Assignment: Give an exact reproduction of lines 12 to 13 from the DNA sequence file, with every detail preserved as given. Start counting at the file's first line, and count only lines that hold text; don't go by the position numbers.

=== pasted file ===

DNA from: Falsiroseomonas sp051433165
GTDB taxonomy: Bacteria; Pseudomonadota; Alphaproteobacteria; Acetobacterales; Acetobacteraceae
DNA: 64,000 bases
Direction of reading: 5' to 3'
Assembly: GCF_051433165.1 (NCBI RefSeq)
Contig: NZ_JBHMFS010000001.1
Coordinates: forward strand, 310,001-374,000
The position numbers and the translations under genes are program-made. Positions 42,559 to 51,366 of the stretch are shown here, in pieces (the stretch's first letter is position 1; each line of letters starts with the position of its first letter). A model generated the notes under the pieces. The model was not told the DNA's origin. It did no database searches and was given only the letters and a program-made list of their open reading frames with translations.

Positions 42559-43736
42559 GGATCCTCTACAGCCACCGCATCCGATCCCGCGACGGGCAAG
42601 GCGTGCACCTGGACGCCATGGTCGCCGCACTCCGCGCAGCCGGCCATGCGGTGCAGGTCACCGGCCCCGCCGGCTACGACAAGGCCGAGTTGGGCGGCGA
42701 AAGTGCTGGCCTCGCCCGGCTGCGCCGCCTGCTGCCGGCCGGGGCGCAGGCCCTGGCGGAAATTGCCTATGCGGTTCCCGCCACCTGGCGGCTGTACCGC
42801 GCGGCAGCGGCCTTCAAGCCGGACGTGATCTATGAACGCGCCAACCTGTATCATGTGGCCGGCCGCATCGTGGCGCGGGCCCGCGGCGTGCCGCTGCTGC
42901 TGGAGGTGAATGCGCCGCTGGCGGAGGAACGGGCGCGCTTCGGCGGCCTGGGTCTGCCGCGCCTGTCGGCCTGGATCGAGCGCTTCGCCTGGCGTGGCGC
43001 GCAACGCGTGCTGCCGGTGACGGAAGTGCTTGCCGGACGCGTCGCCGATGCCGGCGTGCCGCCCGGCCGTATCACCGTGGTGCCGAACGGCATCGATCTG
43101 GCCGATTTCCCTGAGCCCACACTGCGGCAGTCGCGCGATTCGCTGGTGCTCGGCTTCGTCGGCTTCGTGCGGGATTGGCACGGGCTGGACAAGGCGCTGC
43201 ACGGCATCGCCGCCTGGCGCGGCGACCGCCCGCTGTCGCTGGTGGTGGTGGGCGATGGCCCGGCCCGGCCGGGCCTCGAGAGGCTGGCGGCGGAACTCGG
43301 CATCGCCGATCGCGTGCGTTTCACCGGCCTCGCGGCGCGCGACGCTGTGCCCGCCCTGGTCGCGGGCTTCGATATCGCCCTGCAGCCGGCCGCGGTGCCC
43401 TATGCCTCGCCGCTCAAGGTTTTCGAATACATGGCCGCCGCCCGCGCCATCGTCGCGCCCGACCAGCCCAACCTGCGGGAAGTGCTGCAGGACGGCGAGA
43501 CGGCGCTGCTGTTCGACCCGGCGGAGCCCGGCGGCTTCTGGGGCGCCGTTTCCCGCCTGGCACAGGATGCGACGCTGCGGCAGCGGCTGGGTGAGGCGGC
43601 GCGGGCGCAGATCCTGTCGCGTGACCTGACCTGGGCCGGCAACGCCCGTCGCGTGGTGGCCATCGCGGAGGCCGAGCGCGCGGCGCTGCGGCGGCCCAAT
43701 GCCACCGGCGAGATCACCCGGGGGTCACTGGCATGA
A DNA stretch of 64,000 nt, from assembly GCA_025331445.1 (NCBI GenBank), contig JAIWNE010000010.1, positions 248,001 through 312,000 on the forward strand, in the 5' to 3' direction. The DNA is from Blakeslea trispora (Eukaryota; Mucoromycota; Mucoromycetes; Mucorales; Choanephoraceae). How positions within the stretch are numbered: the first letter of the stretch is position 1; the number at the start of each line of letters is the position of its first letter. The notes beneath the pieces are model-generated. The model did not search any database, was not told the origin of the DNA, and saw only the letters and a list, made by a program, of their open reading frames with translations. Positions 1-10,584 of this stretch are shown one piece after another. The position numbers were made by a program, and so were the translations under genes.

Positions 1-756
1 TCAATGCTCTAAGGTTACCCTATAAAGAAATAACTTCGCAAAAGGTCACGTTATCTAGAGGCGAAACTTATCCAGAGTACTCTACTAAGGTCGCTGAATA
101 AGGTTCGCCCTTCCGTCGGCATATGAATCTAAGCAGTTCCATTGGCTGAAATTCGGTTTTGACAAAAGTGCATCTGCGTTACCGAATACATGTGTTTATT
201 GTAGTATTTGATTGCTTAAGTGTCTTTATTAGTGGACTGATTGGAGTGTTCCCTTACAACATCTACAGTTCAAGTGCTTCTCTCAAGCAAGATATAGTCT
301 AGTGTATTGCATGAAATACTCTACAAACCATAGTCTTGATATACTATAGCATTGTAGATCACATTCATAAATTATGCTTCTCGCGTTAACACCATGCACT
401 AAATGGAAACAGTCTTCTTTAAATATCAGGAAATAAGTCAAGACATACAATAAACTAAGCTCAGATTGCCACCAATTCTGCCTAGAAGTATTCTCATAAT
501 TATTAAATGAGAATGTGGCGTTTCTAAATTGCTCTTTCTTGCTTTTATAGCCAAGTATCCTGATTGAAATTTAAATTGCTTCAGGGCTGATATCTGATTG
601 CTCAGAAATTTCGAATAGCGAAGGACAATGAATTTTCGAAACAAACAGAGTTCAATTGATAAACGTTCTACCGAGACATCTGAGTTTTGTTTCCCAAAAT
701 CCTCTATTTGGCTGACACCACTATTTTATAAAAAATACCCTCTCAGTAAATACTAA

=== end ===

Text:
42701 AAGTGCTGGCCTCGCCCGGCTGCGCCGCCTGCTGCCGGCCGGGGCGCAGGCCCTGGCGGAAATTGCCTATGCGGTTCCCGCCACCTGGCGGCTGTACCGC
42801 GCGGCAGCGGCCTTCAAGCCGGACGTGATCTATGAACGCGCCAACCTGTATCATGTGGCCGGCCGCATCGTGGCGCGGGCCCGCGGCGTGCCGCTGCTGC